Doug Farrar: On this interception, Reggie Wayne is running what looks to be an option drag route on the other side of the field from where you are, while T.Y. Hilton runs an in-curl at the right slot far more in your vicinity. I'm interested in a couple of things here: First, who were you breaking on when you started to jet to where Hilton was? Because it looked like you had a bead on the Wayne route and were timing that to a point. Second, you guys had the right-side outside receiver heading upfield with no safety help. Why was your coverage concept where it was as opposed to moving to that deeper route?
Malcolm Jenkins: We were in kind of a bracket coverage where it's really confusing for the quarterback, because guys match routes based on leverage [establishing angles with body positioning]. So, it's really me and Brandon Boykin working on T.Y. Hilton. Cary Williams has Reggie Wayne on the backside by himself, and as Hilton comes inside, Boykin gets ready to match him. I saw him [Hilton] sit down on the route, and I realized he was probably going to whip back on Boykin's leverage. So, I started to drive on the route there, knowing that the quarterback would probably feel like that's open. I'm really sitting high—when you see the start of the play, I don't backpedal at all. I want the quarterback to feel that I'm a deep defender, but really, I'm a low defender. It was thrown out in front, just one yard too far, and I was able to get the ball.
Sometimes you don't have safety help, and if you watch Bradley Fletcher, he's by himself in this look. But my alignment might tell the quarterback otherwise. It looks like I'm lining up a little deeper and helping out the corner a little bit, but really, I'm in the slot. Sometimes, when cornerbacks are by themselves, there are ways you can hide that based on your alignment and your depth.
Farrar: When you talk about matching, you're referring to pattern matching, where you start out in zone and then you man up as the receiver goes through his route?
Jenkins: Yeah. We started off in a zone, but as the routes declare, it turns into man.
2. Week 3 of the 2014 season against the Redskins—7:34 left in the game.
Farrar: Here's another interception where you seemed to read it right off the bat. This was an interesting look because you were at linebacker depth to start and then moved back to deep centerfield in man coverage against four receivers. What was the call there, and what did you see that led you to the left side of the field for an interception where there wasn't a receiver in your vicinity? Niles Paul was yards away from you, but it looked as if you were making a beeline for where you believed the ball would go. Had you seen a tendency there?
Jenkins: We were actually lined up wrong, and I recognized it late in the down. I was actually the deep defender, so I got back to my landmark in the middle of the field. And then, we were in man-to-man. [Linebacker] DeMeco Ryans had the tight end, and I'm really just reading the quarterback. I know I'm probably going to lean to DeMeco's side because he's got the tougher matchup, but I'm really in the middle of the field, keying on the quarterback's intentions and breaking on the ball. He overthrew it because DeMeco was in a really good position where he had to throw it up and over DeMeco, and I was able to come away with the ball.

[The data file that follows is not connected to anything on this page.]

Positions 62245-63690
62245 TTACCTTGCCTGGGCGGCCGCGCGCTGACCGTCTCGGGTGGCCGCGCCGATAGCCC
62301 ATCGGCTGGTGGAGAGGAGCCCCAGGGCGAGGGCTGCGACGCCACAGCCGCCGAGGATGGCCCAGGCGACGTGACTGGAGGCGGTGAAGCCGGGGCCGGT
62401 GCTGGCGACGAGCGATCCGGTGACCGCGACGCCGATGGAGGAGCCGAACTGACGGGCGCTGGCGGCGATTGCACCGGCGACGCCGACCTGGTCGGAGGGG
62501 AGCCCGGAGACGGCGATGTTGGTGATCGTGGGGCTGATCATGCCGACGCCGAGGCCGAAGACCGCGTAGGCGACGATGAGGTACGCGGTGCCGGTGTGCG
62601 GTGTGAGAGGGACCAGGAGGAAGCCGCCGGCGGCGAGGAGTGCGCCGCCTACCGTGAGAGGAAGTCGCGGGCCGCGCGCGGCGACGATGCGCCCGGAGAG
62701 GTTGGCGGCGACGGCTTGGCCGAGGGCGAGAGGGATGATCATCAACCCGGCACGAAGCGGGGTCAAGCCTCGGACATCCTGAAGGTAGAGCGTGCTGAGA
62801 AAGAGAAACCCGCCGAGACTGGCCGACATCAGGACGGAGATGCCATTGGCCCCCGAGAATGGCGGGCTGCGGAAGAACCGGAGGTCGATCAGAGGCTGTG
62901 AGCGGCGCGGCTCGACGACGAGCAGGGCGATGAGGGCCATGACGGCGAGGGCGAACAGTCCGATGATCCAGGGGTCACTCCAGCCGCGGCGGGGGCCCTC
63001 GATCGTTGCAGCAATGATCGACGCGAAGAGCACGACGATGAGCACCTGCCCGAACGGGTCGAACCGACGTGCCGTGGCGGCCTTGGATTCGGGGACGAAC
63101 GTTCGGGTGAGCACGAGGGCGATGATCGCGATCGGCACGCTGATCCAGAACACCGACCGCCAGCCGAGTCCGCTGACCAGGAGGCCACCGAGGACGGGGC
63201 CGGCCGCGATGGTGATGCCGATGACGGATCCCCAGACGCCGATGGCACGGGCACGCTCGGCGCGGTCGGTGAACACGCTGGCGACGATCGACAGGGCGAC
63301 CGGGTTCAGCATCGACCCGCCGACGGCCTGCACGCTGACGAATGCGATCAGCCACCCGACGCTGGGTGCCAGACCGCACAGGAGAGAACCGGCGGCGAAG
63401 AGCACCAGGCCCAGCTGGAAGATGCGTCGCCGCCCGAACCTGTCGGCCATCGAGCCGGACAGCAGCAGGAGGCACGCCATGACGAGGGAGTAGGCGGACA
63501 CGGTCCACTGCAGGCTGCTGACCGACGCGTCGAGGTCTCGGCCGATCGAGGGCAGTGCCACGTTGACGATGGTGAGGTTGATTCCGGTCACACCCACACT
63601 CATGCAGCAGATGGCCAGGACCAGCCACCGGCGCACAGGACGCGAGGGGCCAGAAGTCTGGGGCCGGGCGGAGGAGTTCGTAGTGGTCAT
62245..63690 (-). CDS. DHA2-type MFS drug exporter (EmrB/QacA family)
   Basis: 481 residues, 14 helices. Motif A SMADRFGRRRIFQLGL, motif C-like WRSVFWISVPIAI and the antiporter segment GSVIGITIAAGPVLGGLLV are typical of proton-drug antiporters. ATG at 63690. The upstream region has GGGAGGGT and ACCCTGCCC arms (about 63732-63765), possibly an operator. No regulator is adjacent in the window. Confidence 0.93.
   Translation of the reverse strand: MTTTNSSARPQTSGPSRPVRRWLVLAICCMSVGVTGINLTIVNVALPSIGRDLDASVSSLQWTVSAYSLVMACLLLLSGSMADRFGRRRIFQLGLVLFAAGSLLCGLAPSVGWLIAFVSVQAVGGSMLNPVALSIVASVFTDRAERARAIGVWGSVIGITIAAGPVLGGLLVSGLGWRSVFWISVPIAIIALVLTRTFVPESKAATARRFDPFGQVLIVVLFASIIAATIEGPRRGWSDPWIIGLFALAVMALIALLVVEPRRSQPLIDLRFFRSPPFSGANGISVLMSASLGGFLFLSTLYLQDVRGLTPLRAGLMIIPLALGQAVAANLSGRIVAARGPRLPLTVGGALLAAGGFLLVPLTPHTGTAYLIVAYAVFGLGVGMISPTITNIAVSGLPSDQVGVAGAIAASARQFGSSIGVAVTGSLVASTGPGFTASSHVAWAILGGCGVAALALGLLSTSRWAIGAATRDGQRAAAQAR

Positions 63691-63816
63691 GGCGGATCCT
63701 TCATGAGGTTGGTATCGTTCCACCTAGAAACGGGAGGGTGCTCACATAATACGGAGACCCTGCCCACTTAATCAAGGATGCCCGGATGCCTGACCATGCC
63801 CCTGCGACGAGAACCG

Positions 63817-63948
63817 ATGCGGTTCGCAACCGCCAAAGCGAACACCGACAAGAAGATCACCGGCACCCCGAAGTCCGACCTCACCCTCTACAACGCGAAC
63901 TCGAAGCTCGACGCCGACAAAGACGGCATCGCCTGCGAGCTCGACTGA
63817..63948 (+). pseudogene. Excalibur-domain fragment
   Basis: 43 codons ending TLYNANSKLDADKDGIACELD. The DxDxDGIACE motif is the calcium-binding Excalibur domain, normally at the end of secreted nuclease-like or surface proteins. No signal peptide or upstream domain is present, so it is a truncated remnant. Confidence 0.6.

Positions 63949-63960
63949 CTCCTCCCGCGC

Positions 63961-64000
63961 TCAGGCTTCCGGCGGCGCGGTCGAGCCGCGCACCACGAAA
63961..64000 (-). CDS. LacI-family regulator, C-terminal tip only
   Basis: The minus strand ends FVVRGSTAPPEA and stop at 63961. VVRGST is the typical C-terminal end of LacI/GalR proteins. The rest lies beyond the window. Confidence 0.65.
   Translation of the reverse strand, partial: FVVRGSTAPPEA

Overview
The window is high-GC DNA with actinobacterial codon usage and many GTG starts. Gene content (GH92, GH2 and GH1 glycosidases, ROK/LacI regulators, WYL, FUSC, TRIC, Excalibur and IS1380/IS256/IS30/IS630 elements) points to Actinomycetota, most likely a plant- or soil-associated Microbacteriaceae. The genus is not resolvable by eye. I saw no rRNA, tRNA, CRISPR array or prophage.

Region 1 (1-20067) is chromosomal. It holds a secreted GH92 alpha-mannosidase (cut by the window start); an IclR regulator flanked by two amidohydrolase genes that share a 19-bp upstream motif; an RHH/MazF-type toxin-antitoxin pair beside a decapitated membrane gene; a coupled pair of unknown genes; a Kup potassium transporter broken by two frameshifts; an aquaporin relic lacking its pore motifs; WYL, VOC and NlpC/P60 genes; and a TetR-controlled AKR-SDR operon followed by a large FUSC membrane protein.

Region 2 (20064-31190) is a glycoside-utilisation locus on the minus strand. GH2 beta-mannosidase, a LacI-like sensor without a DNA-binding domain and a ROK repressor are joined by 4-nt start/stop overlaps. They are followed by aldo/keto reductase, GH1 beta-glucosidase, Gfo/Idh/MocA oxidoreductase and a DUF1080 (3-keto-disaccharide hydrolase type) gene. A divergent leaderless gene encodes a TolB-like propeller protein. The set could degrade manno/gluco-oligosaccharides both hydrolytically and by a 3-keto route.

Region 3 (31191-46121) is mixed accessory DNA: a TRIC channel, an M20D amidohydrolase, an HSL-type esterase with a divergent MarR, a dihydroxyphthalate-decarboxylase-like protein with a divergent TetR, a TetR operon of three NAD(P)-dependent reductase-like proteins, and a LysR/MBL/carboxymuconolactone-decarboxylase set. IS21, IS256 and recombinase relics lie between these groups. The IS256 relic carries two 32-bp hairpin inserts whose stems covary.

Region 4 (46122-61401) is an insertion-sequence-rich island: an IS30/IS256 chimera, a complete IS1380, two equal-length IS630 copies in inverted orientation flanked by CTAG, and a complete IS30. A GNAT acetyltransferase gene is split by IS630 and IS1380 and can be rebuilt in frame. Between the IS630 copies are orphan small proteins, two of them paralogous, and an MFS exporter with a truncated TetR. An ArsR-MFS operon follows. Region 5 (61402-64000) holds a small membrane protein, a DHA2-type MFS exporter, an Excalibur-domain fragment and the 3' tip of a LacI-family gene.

I'm looking at [Kirk Cousins's] front shoulder, because that's what quarterbacks do when they throw—wherever the front shoulder is pointing is where they're throwing the ball, and you can tell what level the route is going to be based on if his shoulder is high or if it's pointed down. And I can see the routes peripherally as I'm watching the quarterback. So, I set my angle based on what the quarterback's shoulder is telling me, and I'm seeing the ball the whole time. I could see right away that this was going to be an overthrown ball, so I disregarded the receiver and went straight to where the ball is going.
Farrar: How did you know that it was going to be underthrown?
Jenkins: You can just tell by the trajectory of the ball and where the receiver is. For him to complete that pass in front of me, it's got to be a low line drive. But the fact that DeMeco is in such a good position, he doesn't have that throw. It has to be over the top.
3. Week 4 of the 2014 season against the 49ers—12:16 left in the first half
Farrar: On this pick, you start out in the left slot covering Anquan Boldin, whom you force into an inside release on a handoff to DeMeco Ryans (Or, at least that's what it looks like). You then jump the pass from Colin Kaepernick to Brandon Lloyd, who had been covered outside by Bradley Fletcher.
Jenkins: We're in man coverage. This is a very popular defense that teams all around the league run. You have man-to-man with a low hole player [Ryans, in this case]. What he's taught to do is cut the first shallow route, and my guy is coming down with the slant. DeMeco takes him, which frees me up. And from a route concept perspective, I know that usually when the No. 2 receiver runs a slant, the No. 2 receiver is running a slant, as well. Once my guy got cut, I just sat back in that slant window. The quarterback read it correctly because it is man-to-man, and he wants to throw the slant to the No. 1 receiver. But he wasn't expecting me to just fall off of my guy. That's how you sometimes trick quarterbacks into throwing you the ball.